WA wool showcased from mill to model

15 Mar, 2017 03:02 PM
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Models from Bourne Events agency wearing outfits created from WA wool with the Peter Scanlan Wools team who came up with the idea, including store manager Darren Shivers (third left), wool buyer Steve Noa (sixth left), Peter Scanlan (eighth left) and Louise Scanlan (far right), in the wool pavilion at the 2017 Make Smoking History Wagin Woolorama.
Models from Bourne Events agency wearing outfits created from WA wool with the Peter Scanlan Wools team who came up with the idea, including store manager Darren Shivers (third left), wool buyer Steve Noa (sixth left), Peter Scanlan (eighth left) and Louise Scanlan (far right), in the wool pavilion at the 2017 Make Smoking History Wagin Woolorama.

WOOLGROWERS who watched the fashion parades at the 2017 Make Smoking History Wagin Woolorama last week saw some of their wool being worn by the models.

Peter Scanlan Wools had eight pure wool and wool blend women's fashion outfits made especially for the event by Sunshine woollen mills in China, the world's biggest integrated worsted wool fabric and clothing manufacturer.

The outfit styles and designs were left to Sunshine with the only stipulation from Peter Scanlan Wools being that the outfits had to be made from WA Merino wool.

No one watching the parades in the Ray Johnson wool pavilion would have realised it, but the stylish outfits were a special rush order.

Peter Scanlan Wools' wool buyer Steve Noa flew to China the weekend before Woolorama specifically to collect the outfits to have them back in WA in time.

The urgent order came about when Peter Scanlan's daughter Louise discovered one of the other scheduled exhibitors for the fashion parades had dropped out.

Ms Scanlan runs Ignite The Night formal dress hire in Fremantle and was already booked to display some of her company's range during the parades using models from Bourne Events modelling agency.

She and her father and the rest of the Peter Scanlan Wools team got together and came up with a plan to fill the gap in the parades.

"Sunshine mills is a client of ours, we sell a lot of WA wool to them and Steve (Noa) has a very good relationship with them," company founder Peter Scanlan said.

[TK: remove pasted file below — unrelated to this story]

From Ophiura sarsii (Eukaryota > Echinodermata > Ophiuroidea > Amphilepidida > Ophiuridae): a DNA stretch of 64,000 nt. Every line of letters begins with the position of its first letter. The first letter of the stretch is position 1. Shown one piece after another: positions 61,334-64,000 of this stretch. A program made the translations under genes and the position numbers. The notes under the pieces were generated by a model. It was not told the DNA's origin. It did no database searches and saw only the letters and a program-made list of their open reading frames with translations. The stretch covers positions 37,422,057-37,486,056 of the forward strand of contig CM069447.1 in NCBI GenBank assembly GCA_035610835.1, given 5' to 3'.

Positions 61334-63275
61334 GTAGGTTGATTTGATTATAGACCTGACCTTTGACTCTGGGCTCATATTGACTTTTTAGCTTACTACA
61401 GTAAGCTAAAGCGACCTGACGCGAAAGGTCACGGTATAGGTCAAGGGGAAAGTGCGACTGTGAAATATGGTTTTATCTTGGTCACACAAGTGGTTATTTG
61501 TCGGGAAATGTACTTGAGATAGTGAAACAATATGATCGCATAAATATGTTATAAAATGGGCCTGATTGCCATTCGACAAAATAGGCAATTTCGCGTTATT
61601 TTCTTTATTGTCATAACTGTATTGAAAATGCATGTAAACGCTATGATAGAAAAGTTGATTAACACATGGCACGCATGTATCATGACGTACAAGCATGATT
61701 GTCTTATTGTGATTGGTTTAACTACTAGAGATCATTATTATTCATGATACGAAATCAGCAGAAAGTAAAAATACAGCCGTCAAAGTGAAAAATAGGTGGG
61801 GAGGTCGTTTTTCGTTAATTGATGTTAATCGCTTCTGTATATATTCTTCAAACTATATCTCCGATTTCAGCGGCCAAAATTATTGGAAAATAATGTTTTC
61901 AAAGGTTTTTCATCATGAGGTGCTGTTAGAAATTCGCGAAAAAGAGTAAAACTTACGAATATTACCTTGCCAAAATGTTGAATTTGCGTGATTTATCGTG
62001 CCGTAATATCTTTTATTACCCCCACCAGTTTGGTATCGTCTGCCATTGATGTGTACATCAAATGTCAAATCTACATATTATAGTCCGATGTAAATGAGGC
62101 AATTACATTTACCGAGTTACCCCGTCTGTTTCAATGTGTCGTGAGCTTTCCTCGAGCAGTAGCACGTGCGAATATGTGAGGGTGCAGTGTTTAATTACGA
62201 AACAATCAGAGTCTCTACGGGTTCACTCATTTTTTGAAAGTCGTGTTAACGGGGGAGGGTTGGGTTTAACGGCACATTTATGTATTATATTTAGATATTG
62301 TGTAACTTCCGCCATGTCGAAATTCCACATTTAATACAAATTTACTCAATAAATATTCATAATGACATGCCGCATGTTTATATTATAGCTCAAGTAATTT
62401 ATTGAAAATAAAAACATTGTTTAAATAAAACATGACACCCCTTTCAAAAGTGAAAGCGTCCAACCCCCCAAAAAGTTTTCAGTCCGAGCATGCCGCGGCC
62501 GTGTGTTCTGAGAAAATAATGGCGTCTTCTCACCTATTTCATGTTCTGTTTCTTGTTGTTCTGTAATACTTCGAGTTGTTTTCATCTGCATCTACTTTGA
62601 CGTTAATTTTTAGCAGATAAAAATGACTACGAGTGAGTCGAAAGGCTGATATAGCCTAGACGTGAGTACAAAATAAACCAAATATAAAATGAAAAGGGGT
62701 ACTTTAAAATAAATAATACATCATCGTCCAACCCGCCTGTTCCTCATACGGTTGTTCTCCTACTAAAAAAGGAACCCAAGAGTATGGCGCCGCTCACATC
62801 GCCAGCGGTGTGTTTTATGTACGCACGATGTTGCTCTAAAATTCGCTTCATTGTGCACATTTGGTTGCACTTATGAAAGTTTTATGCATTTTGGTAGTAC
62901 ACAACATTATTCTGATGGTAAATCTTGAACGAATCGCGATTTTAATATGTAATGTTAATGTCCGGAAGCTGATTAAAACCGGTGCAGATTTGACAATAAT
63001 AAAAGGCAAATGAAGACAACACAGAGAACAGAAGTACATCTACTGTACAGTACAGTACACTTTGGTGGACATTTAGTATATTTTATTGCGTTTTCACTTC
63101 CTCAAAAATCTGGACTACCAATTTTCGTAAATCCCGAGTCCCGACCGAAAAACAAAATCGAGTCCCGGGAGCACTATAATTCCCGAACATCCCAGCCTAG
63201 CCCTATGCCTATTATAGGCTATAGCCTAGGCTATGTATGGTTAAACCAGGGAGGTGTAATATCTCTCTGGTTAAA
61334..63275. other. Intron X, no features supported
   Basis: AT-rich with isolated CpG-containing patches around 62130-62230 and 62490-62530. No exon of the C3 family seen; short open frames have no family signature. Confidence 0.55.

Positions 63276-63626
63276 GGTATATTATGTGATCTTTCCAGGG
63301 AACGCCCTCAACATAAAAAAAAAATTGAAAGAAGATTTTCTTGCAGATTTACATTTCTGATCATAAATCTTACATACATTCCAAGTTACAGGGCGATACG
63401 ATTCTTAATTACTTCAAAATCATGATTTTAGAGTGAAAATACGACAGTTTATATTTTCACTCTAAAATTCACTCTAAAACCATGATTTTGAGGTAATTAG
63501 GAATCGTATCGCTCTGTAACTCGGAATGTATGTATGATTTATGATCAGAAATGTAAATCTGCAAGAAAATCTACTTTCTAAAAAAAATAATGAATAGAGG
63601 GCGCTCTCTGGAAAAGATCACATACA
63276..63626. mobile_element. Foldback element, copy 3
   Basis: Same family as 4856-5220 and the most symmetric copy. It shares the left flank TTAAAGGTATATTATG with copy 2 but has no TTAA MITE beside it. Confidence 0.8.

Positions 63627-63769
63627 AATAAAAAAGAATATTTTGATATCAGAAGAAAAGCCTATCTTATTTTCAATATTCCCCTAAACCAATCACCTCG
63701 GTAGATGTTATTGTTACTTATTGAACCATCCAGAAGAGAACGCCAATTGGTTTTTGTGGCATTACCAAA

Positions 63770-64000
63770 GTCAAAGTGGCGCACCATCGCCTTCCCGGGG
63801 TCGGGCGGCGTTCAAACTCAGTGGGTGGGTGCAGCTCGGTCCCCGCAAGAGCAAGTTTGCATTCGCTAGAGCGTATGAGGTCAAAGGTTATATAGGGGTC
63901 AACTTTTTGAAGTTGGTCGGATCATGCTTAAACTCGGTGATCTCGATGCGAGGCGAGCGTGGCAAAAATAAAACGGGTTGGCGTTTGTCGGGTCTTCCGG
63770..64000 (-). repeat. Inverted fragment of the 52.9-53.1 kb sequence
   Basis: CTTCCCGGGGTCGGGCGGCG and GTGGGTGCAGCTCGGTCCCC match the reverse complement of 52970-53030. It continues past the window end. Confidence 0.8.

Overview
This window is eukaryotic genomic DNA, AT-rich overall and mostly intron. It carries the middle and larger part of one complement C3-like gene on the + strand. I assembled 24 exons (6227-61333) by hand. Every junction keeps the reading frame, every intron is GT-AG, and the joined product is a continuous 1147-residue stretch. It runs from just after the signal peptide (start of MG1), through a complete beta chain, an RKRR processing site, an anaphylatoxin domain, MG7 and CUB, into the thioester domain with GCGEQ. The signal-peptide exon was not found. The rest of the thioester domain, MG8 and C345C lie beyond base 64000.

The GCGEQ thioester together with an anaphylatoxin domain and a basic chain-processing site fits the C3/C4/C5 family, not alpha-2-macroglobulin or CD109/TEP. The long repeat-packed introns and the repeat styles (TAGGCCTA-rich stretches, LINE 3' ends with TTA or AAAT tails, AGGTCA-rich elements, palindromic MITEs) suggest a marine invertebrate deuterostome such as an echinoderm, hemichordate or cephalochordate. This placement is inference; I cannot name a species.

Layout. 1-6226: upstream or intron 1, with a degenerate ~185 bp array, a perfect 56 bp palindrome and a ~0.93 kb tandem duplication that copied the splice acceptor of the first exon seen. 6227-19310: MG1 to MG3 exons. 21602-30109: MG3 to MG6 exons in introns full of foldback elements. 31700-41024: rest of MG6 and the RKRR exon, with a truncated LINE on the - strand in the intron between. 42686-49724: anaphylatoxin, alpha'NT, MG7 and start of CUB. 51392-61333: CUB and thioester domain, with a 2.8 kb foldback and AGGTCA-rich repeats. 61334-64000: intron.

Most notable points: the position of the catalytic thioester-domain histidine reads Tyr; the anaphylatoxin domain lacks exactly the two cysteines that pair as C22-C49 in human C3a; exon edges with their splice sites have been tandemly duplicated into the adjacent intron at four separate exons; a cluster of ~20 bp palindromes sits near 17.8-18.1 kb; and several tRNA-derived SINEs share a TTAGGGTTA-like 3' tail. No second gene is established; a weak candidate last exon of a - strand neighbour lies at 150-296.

"Steve asked them to make up eight outfits out of WA wool for the fashion parades.

"We left the designs up to them, we didn't know what we were getting until Steve flew to China to collect them - we didn't want anything to go wrong with a courier so we sent Steve to collect them.

"All they (Sunshine) wanted to know was the measurements of the models who would be wearing the outfits, so we contacted the modelling agency, got that information and sent it to Sunshine."

The outfits comprising day and evening wear, skirts and jackets, dresses and pants suits, were displayed immediately after the Ignite The Night collection with an explanation to audiences that they were specifically made up for Woolorama from WA wool.

"They were all made out of the same wool from WA farmers that was on display in the wool pavilion at Woolorama, the same wool that judges were awarding ribbons to," Mr Scanlan said.

Mr Noa said he was very impressed when Sunshine staff showed him what they had made for the fashion parade and was very relieved to get the outfits back by the Monday evening before Woolorama.

"They were made from what is typical WA wool, 18.5 to 21 micron, and the wool from some of our growers at Woolorama would have been used," Mr Noa said.

"We wanted growers to have the opportunity to see their wool being worn as fashion garments by the models.

"If I'd realised they were also going to have male models here (at Woolorama), I would have got some suits and men's outfits made as well," he said.

Australian Wool Innovation sponsored the fashion parades and displayed the latest fashion trends in wool with outfits by Woolmark brands including MJ Bale, Country Road, Sportscraft, Saba and Kookai being modelled.

Wool athleisure wear - a blend of performance fabric with leisure design and style - by Jaggad, MacPac and Kathmandu was also featured.

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Mal Gill

Mal Gill

is wool and dairy writer for Farm Weekly

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Well done Steve,it is easy to see why Purchers have been so successful over 5 decades
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Reality of supply and demand. I remember many oat marketers including CBH saying while they were
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At a $114 per tonne i feel like we have been bent over & abused .They went out of their way to